How Americans rallied to find hope after the worst Good Friday in US history

by 24britishtvMarch 29, 2024, noon 18
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The worst Good Friday in U.S. history began with good spirits, as Americans rejoiced that the Civil War had essentially ended with Confederate Gen. Robert E. Lee's surrender five days earlier.

Two days after Lee met Union Gen. Ulysses S. Grant at Appomattox Court House, jubilant crowds had gathered outside the White House, clamoring for a speech from President Abraham Lincoln, who delivered subdued words of reconciliation, not unaware of the long task of reconciliation and rebuilding that lay ahead.

Earlier that year, Lincoln had delivered one of the greatest speeches in the American canon, his second inaugural address: "With malice toward none with charity for all with firmness in the right as God gives us to see the right let us strive on to finish the work we are in to bind up the nation’s wounds, to care for him who shall have borne the battle and for his widow and his orphan – to do all which may achieve and cherish a just and lasting peace among ourselves and with all nations. "

In the crowd at both speeches was a stage actor whom Lincoln had seen perform. John Wilkes Booth, a Confederate sympathizer, was not stirred toward reconciliation by Lincoln’s rhetoric but was provoked. His original plan to kidnap the president and hold out for ransom was thwarted by Appomattox, so he turned toward darker fantasies.

On Good Friday at a Cabinet meeting, the story goes, the president admitted to strange dreams. In this nightmare, he approached the White House only to see his aides mourning the loss of the president. It was an eerie premonition of his own death.

When the meetings were over, Grant pulled Lincoln aside and politely turned down a request to attend a play, "Our American Cousin," that night. The general and his wife were weary of the nation's capital, eager to see family in New Jersey and, according to many historians, not keen on a night out that included Lincoln’s mercurial wife, Mary.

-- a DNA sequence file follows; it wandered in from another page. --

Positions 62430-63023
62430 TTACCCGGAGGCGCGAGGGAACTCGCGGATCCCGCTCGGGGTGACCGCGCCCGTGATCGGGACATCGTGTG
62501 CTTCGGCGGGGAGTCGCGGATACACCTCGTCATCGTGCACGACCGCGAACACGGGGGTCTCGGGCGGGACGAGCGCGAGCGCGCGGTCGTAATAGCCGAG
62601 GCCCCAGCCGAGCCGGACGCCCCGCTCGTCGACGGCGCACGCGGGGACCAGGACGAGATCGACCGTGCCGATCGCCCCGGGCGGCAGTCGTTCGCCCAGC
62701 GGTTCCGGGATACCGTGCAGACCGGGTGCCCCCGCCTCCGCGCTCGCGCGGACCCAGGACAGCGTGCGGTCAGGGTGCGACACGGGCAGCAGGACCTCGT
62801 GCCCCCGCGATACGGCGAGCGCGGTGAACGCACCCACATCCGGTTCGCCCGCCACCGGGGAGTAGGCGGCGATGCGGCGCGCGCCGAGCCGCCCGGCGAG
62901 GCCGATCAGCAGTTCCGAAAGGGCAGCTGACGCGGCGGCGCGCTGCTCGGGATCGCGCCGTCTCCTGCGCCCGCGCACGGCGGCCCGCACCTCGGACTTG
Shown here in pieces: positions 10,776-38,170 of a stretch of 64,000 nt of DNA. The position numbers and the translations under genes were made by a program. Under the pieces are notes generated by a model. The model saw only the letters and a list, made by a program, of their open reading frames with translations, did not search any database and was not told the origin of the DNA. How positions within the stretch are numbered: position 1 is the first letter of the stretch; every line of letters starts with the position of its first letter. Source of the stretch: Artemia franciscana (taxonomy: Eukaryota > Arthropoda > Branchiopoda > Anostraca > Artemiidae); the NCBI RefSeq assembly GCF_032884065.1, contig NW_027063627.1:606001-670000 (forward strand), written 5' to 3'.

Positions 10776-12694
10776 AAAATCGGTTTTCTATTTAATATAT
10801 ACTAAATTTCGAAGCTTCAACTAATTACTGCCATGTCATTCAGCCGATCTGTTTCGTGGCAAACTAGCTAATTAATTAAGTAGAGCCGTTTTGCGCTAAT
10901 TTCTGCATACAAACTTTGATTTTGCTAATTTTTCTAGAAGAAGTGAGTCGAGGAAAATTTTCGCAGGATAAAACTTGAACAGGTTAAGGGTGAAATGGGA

Lincoln took Mary to the theater with guests Maj. Henry Rathbone and his fiancée, Clara Harris. The news of the president's planned attendance had been published in the newspapers, giving Booth the perfect opportunity to carry out his attack.

Shortly after 10 p.m. April 14, 1865, Booth slipped into the presidential box and assassinated the man widely considered America's greatest president.

When news of the president’s death made its way across the country that weekend, pastors hurriedly changed their normally joyous Easter messages. Charles Hall, pastor of the Church of Epiphany in Washington, D.C., declared: “We gather now around an open grave, permitted to be opened on this Easter Day by the awful and wicked tragedy of this last Good Friday, to temper our pious gratulations as believers with the sorrow which has befallen us as citizens. The grave and gate of death open before us as a people, and we mourn the sanguinary crimes which have made our Good Friday so marked an event in the history of the world. … We are an afflicted nation, horrified by the darkest crimes which can befall a people.”